Tip: virt-rescue, not just for virtual machines!

Virt-rescue isn’t just for virtual machines. You can run it on any raw file or disk image.

We are trying to make virt-df use the same calculations and therefore display the same output as df. So today I wanted to find out what the real “df” command would show on some test filesystems I had prepared. Virt-rescue “to the rescue”:

$ virt-rescue tools/test.img
Welcome to virt-rescue, the libguestfs rescue shell.

Note: The contents of / are the rescue appliance.
You have to mount the guest's partitions under /sysroot
before you can examine them.

><rescue> mkdir /sysroot/lv1
><rescue> mkdir /sysroot/lv2
><rescue> mkdir /sysroot/lv3
><rescue> mount /dev/VG/LV1 /sysroot/lv1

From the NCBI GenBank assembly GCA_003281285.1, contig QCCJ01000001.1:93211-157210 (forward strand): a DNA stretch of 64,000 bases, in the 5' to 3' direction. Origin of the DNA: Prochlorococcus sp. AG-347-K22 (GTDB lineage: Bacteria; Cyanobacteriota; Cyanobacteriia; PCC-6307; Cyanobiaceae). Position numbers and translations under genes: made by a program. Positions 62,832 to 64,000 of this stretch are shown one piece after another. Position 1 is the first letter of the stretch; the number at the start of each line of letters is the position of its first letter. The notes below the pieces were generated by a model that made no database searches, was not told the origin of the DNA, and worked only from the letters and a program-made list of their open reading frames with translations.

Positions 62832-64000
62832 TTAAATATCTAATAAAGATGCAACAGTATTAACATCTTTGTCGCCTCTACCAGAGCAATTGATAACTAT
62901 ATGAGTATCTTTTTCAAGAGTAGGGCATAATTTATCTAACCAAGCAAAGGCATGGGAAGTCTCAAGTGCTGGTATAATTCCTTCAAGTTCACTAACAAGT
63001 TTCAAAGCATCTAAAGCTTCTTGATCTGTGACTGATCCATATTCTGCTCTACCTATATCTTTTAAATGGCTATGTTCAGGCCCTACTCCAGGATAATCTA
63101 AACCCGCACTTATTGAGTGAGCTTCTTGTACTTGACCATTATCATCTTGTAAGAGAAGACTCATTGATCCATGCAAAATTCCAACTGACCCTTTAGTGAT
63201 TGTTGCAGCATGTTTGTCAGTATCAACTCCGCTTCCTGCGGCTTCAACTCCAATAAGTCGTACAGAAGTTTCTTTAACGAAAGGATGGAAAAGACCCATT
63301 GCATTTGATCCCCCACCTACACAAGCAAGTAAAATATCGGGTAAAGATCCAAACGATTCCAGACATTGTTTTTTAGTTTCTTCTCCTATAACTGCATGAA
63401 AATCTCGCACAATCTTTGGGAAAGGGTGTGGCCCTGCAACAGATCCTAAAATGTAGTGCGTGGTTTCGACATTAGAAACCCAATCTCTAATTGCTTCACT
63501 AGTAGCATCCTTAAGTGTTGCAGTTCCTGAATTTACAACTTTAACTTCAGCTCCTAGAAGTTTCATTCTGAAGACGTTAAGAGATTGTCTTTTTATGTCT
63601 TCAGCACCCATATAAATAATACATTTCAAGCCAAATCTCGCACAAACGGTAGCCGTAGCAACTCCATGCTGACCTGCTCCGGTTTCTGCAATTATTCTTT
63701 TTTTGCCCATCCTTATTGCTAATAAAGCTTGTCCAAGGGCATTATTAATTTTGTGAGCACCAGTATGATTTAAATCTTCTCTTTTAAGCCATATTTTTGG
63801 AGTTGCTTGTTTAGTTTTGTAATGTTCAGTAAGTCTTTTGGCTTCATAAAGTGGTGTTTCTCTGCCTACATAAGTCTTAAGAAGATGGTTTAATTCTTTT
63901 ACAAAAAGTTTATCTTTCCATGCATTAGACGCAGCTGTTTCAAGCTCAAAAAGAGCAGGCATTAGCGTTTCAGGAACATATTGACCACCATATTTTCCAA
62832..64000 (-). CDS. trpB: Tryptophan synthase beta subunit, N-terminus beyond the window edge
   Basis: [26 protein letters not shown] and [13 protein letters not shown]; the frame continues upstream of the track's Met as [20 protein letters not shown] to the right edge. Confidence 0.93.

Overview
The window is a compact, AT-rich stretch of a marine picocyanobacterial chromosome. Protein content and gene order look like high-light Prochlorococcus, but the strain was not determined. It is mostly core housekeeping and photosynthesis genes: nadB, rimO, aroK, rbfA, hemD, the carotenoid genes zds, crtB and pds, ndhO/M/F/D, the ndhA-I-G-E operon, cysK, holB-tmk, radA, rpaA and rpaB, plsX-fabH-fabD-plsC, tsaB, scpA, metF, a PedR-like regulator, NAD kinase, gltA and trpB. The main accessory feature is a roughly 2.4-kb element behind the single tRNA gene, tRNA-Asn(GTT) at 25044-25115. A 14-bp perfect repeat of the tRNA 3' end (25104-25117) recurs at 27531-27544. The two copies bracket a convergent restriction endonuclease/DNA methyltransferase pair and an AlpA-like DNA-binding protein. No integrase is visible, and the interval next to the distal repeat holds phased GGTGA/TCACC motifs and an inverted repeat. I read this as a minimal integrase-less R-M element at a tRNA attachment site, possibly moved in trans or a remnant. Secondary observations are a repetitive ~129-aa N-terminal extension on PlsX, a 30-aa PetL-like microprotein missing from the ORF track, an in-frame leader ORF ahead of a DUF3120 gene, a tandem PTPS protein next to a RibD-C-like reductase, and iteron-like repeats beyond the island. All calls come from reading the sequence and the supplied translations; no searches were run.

><rescue> mount /dev/VG/LV2 /sysroot/lv2
><rescue> mount /dev/VG/LV3 /sysroot/lv3
><rescue> df -h
Filesystem            Size  Used Avail Use% Mounted on
/dev/dm-1              31M   28K   30M   1% /sysroot/lv1
/dev/dm-2              31M  395K   29M   2% /sysroot/lv2
/dev/dm-3              62M   36K   59M   1% /sysroot/lv3
><rescue> df -i
Filesystem            Inodes   IUsed   IFree IUse% Mounted on
/dev/dm-1               8192      11    8181    1% /sysroot/lv1
/dev/dm-2               8192      11    8181    1% /sysroot/lv2
/dev/dm-3              16384      11   16373    1% /sysroot/lv3
><rescue> df
Filesystem           1K-blocks      Used Available Use% Mounted on
/dev/dm-1                31728        28     30064   1% /sysroot/lv1
/dev/dm-2                31729       395     29696   2% /sysroot/lv2
/dev/dm-3                63472        36     60160   1% /sysroot/lv3

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